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My Fellow Runners

And here comes the guy who sprays sweat. I can hear his huffs from at least ten meters away and sense the strange rhythm of a run with some kind of a limp. I have never seen his face. I always see his back because he is always overtaking me. If I am ever called in inside an imaginary police identification room, he would be the guy I could identify only if he turned around.

Then there are the chauvinist custodians of male patriarchy. They always walk. They walk slow. But the moment a running woman passes them, they start running, overtake the lady, and after they are done with their pathetic display of power, they give in to the almost fainting exhaustion from running with their thoroughly unhealthy slob of a body that they have built with excessive self-love and arrogance! At this point, the lady outwalks them while they are helplessly trying to catch a breath.

The speed runners psych me out. However, I never see if their body BMIs, visually reflect the consequent fitness from such speed running. They zoom past me. But psyching out fellow runners is perhaps not part of their plan. They genuinely can’t run slower. But the men who run shirtless, or during the indoor runs, the women who waste no opportunity to flaunt their abs; they are unnerving. They have achieved what I don’t even aspire and yet I resent them rather than admiring them. Some run wearing fancy running clothes. Some run in nightwear doubling as sportswear. I have even seen men running in their chinos.

I start slow. I take my time to warm up, during which the strain is more on the legs and knees. Then as I gradually pick up my speed, I start feeling the wind in my face and my beating heart in my mouth. I am used to keeping my mouth closed lest the heart pops out. But jokes apart, I think keeping my mouth closed prevents it from drying up and feeling thirsty; it keeps me from swallowing a fly and, of course, feels like I run better. But sometimes, during outdoor runs, I run through stretches of the foul stench of sewer water flowing nearby, and mouth breathing is the only option then. And during mornings, running beside houses making breakfast of butter toast and coffee, mouth breathing is the right option – exposing oneself to the waft of melting butter during an intense running session is first-degree masochism.

I am both bemused and annoyed by flirts who flirt even during runs. Who created these creeps? They will ask for the time while wearing clock size watches around their wrists. They will get your attention by running around and overtaking you and then come back running towards you and then repeat the same jig till you decide to stop running altogether and wait for them to come back and then look right into their flushed foolish faces. They perhaps mean no harm, but they need to be confronted.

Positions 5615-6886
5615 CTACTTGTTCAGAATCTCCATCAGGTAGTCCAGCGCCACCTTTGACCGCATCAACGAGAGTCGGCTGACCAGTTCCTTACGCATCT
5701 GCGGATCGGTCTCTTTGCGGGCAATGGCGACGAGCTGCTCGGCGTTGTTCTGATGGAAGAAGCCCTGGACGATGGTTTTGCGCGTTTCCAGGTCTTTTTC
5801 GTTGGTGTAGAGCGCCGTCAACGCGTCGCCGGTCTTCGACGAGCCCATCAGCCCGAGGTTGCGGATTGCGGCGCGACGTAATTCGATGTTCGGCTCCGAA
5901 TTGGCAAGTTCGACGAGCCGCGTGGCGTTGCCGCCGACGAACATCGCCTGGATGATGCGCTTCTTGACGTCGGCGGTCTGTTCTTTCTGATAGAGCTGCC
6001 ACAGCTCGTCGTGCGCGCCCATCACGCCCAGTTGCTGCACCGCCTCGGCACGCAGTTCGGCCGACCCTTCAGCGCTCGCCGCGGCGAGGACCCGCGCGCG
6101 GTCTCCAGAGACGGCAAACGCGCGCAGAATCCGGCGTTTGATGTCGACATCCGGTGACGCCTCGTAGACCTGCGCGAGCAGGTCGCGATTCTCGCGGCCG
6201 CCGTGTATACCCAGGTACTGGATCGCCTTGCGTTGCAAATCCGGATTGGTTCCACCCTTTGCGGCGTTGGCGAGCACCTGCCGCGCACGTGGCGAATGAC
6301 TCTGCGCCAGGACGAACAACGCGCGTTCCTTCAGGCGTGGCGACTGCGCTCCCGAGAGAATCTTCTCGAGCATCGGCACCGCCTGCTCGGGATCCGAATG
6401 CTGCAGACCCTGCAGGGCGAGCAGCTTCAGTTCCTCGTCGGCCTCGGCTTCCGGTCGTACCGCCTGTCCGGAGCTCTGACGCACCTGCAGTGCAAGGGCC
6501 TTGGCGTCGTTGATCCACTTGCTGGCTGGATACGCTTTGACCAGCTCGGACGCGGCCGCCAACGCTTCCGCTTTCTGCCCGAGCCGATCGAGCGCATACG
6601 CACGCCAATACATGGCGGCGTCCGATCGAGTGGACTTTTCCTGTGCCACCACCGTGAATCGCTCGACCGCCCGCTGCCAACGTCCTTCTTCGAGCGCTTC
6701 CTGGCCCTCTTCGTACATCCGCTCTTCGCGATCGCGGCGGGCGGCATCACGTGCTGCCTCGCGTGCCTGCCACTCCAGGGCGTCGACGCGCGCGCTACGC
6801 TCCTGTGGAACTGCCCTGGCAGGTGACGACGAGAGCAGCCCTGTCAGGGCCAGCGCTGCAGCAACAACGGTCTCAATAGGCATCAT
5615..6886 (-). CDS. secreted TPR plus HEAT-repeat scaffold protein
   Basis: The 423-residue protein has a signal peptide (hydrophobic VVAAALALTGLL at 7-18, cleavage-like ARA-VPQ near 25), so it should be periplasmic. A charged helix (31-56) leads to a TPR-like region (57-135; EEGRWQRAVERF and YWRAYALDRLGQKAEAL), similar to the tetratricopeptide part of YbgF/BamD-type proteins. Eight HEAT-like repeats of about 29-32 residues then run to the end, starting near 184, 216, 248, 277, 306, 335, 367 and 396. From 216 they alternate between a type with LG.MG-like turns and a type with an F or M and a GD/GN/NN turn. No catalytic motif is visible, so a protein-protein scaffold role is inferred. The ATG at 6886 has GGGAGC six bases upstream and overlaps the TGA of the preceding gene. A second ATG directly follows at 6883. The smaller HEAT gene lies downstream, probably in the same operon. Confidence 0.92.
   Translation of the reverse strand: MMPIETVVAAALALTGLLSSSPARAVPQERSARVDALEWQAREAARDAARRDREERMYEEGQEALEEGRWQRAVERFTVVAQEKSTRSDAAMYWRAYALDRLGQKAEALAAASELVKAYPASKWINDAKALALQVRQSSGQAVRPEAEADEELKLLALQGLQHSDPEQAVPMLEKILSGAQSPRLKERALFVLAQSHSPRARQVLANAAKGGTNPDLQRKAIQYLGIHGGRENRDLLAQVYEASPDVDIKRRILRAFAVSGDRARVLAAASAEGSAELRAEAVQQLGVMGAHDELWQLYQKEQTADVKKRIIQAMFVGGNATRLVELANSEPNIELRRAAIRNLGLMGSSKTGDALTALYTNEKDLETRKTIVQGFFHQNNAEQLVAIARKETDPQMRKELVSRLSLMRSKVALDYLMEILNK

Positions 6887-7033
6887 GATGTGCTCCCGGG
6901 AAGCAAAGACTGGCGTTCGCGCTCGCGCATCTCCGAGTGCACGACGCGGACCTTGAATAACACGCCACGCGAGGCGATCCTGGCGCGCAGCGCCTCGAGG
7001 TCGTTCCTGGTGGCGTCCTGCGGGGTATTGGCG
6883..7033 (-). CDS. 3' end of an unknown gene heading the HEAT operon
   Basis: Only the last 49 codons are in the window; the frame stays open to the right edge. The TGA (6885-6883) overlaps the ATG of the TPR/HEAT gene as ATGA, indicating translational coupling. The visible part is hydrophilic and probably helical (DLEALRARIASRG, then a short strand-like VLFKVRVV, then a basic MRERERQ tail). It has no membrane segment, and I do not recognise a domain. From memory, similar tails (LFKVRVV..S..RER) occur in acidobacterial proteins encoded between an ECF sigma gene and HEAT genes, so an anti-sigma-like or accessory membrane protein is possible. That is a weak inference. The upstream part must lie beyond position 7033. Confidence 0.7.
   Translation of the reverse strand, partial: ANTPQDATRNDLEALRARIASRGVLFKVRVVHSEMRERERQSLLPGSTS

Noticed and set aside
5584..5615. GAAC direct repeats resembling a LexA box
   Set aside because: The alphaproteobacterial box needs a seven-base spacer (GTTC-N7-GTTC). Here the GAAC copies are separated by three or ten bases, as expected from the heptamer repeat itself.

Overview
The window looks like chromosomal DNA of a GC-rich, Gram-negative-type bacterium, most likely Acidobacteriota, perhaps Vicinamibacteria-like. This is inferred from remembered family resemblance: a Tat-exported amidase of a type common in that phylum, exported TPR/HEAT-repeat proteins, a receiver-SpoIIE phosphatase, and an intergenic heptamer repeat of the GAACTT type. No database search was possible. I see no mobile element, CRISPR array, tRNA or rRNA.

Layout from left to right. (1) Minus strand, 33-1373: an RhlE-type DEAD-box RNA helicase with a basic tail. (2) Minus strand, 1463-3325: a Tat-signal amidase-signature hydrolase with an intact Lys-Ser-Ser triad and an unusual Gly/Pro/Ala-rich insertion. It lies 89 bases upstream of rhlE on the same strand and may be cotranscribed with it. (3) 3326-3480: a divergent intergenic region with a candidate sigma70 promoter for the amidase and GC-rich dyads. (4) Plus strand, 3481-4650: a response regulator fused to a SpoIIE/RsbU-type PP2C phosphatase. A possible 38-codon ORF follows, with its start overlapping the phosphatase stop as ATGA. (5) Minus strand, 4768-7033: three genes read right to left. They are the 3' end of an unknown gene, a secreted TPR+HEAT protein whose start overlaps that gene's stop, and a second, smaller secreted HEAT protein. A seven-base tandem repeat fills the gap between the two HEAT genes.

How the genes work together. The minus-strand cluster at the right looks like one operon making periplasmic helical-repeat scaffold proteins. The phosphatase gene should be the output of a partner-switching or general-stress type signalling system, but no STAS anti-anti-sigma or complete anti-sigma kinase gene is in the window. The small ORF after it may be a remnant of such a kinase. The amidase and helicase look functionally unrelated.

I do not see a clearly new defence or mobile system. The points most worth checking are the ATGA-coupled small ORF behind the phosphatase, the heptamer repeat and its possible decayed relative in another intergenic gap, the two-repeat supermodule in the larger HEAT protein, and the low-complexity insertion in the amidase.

Indoor running is outright dull, and unless outdoors are inconducive to running, it is always my second option. Indoor is peaceful for people who do not have access to good weather and outdoor running spaces in their surroundings. But it is mighty uptight and alienating. It is particularly distressing if you happen to share the indoor gym around the same time with the habitual offenders who think making all their social calls during their runs is the most efficient form of multitasking. And, of course, the stench of sewer water during indoor runs can sometimes be replaced by a body odor that supersedes blasting air con drafts. In the face of such unbearable challenges, a simple outdoor run feels a lot more liberating and less artificial and privileged.

Morning runners are different from evening runners, perhaps in the level of their attachment towards the whole activity of running. For the sake of needless analysis, I conclude that morning runners are driven more by the desire to ensure good health and shape and are proud of themselves as runners. The evening runners, the ones running after work, are the ones who enjoy running or find it relaxing.

On a bad day, running feels like a welcome escape. On a good day, you feel like making eye contact with every fellow runner, and it seems like everybody can spot your happiness. I find music during runs distracting. Calls can wait unless it is code red urgent. And as for passing thoughts – I do find myself drifting, sometimes, about the future, sometimes simply thinking about people I know, and the horror of running into any of them in that sweaty gasping state brings me and my thoughts back on track.

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Author: Staff Contributor
Illustration/Photograhy: TDLM Design Team


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